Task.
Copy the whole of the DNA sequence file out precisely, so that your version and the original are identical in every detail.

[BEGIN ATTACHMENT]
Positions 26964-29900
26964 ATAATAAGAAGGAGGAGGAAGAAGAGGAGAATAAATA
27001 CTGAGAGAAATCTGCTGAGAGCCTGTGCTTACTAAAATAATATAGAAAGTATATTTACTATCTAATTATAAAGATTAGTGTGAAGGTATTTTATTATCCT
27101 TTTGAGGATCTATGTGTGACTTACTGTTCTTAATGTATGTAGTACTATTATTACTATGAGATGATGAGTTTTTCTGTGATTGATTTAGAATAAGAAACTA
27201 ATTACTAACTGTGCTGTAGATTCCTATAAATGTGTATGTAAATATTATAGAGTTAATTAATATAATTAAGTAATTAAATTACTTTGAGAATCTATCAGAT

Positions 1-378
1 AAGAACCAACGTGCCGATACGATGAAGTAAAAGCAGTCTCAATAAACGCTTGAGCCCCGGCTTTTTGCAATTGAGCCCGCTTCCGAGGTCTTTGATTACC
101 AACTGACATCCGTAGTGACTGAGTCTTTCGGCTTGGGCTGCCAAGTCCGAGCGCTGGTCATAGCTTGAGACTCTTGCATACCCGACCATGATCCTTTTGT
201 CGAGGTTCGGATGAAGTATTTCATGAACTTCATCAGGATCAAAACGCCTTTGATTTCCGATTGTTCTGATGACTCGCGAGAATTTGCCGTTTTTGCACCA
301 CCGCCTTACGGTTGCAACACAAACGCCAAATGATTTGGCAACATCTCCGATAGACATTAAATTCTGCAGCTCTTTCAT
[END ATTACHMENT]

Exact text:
Positions 26964-29900
26964 ATAATAAGAAGGAGGAGGAAGAAGAGGAGAATAAATA
27001 CTGAGAGAAATCTGCTGAGAGCCTGTGCTTACTAAAATAATATAGAAAGTATATTTACTATCTAATTATAAAGATTAGTGTGAAGGTATTTTATTATCCT
27101 TTTGAGGATCTATGTGTGACTTACTGTTCTTAATGTATGTAGTACTATTATTACTATGAGATGATGAGTTTTTCTGTGATTGATTTAGAATAAGAAACTA
27201 ATTACTAACTGTGCTGTAGATTCCTATAAATGTGTATGTAAATATTATAGAGTTAATTAATATAATTAAGTAATTAAATTACTTTGAGAATCTATCAGAT

Positions 1-378
1 AAGAACCAACGTGCCGATACGATGAAGTAAAAGCAGTCTCAATAAACGCTTGAGCCCCGGCTTTTTGCAATTGAGCCCGCTTCCGAGGTCTTTGATTACC
101 AACTGACATCCGTAGTGACTGAGTCTTTCGGCTTGGGCTGCCAAGTCCGAGCGCTGGTCATAGCTTGAGACTCTTGCATACCCGACCATGATCCTTTTGT
201 CGAGGTTCGGATGAAGTATTTCATGAACTTCATCAGGATCAAAACGCCTTTGATTTCCGATTGTTCTGATGACTCGCGAGAATTTGCCGTTTTTGCACCA
301 CCGCCTTACGGTTGCAACACAAACGCCAAATGATTTGGCAACATCTCCGATAGACATTAAATTCTGCAGCTCTTTCAT